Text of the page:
[Ed. note -- Front Page'd]
If a team had to make a checklist of a season gone wrong, it would probably look like this:
-- Hang with good team and lose at end of game.
-- Lose to teams with similar reputation
-- Beat extremely inferior team in unconvincing fashion.
-- Lose badly to bad team.
-- Get crushed by good team.
-- Fight reports of locker room divisions.
-- Coach on hot seat.
-- Key leaders suspended or released.
-- Limp to end of season
Most of this happens well before the close of the season, and all of it serves as something that rips apart a fan base, infects it with apathy, and turns a team with a once-proud tradition into a doormat of the worst variety.
Look at what happened to the Boston Red Sox. They hung with some decent teams but lost early in the season, had the seeds of discontent planted before an epic collapse against the New York Yankees. The divisions started to grow as the losses piled up, leading to Bobby Valentine and other players going out of their way to purposely state there was nothing wrong. The reports out of the clubhouse said otherwise, and the question by halfway through the season was if the man at the helm would last the season. And a good, solid leader on the team fell out of favor, saw production dip, and end up off the team.
Likewise, last year’s New York Jets fell into the same trap. They hung with some decent teams at the beginning of the season but ultimately lost, suffered a horrendous defeat in epic fashion against the Denver Broncos and Tim Tebow, then saw the roof cave in as the head coach lost control of his team. All signs showed how Rex Ryan lost the team, and it permeated through in the closing weeks even after public displays of support for the roster. At the end of the year, everything became evident. Ryan kept his job, unlike Bobby V, but he’s on the hot seat this year, especially after the 8-5 team ended up finishing 8-8 when the roof fell in.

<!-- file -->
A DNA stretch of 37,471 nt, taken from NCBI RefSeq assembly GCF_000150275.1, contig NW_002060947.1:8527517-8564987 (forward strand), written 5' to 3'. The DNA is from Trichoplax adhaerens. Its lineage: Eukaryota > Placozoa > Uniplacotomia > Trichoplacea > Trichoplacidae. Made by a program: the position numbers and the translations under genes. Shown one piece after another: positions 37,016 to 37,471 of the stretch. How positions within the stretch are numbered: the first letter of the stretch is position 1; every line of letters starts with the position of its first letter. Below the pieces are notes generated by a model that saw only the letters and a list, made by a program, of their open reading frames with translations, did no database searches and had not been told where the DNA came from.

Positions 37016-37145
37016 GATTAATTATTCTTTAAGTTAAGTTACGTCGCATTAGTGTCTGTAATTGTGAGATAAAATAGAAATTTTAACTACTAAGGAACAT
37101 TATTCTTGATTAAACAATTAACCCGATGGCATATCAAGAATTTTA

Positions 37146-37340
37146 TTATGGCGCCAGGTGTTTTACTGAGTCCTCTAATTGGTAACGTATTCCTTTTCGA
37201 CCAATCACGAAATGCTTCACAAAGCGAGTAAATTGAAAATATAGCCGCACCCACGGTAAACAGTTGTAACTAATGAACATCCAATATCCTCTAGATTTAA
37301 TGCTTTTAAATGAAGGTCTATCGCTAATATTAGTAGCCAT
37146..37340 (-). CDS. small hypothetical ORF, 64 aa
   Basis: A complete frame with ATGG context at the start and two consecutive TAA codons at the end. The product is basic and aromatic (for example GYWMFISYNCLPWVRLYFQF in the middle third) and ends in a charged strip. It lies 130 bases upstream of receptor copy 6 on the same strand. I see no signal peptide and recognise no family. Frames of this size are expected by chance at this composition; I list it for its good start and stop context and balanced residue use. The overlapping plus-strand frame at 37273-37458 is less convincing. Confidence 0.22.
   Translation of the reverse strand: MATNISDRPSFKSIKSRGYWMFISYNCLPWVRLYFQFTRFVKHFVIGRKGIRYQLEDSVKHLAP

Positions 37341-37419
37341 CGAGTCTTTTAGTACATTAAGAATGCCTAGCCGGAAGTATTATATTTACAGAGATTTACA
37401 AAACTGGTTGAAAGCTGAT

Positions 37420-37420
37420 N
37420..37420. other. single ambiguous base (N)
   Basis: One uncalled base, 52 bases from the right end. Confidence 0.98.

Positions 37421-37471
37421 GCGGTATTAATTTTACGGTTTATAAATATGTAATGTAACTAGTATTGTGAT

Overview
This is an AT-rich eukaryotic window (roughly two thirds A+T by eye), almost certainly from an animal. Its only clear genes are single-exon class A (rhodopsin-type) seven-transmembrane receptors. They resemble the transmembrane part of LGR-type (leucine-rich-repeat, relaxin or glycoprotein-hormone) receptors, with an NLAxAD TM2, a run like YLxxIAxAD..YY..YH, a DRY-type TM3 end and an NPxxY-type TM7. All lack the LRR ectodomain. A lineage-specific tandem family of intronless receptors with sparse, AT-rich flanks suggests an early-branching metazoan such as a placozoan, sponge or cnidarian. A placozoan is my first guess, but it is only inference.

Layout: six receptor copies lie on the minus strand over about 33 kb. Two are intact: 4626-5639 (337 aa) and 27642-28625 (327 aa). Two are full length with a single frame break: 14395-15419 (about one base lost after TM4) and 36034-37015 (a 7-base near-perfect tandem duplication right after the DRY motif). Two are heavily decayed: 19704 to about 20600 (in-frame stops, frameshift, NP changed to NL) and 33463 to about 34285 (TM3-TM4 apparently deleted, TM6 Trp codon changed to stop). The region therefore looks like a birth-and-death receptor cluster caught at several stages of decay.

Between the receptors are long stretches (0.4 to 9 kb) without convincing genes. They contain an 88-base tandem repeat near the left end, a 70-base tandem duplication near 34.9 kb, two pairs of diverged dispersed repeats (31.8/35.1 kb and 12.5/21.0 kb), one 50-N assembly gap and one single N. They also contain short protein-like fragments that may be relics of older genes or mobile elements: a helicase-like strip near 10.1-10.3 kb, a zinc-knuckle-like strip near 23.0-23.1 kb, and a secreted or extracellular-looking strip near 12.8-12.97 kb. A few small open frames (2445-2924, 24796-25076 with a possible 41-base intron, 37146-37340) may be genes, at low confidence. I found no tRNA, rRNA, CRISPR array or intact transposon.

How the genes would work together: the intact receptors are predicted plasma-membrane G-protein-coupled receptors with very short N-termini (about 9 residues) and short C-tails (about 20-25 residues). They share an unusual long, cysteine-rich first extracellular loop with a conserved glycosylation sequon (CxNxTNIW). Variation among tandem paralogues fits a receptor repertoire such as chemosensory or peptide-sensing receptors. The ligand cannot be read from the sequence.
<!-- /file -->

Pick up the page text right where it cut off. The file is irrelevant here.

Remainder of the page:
That leads us to Boston College. A formula for destruction was created at the beginning of this season, and heading into the Georgia Tech game, the focus on the team isn’t so much on the game at hand as it is on the stuff off the field. We’ve even tried to talk about the triple option, but two days before the Eagles take the field at Bobby Dodd Stadium, the roof is in danger of caving in on a lost season. But we know that no matter what, the personnel issues will come back to the top, something that’s going to cause a deeper, widening chasm as the season drones on into its second half.
We know that Boston College has endured pretty much every scenario on this list. There’s the loss to Miami where they hung with a decent team (one that’s slightly better than them) and ultimately lost. There’s the loss to Clemson where they hung around for the first half before the Tigers remembered who they were. There’s the heartbreaking loss to Army that should never be spoken of again. And there’s the game against Florida State where they were taken behind the woodshed and abused like some of Mike Tyson’s early career opponents.
Even in their lone victory, BC looked like a bad team. They trailed FCS-opponent Maine into the second quarter before eventually blowing them out. Yet there wasn’t a single Boston College fan who left Alumni Stadium on that day feeling any good about what they’d seen. That’s the hallmark of a bad football team.
Usually, though, there’s a personnel issue that rears its ugly head right before a crucial part of the season. With the New York Jets at 8-5 and readying for the playoffs, Santonio Holmes and Mark Sanchez all of a sudden forgot how to coexist, and their rift ripped apart the offense last year. The Jets lost their last three games, limping home in the last game after losing badly to Philadelphia and being beaten against their cross-concourse rivals.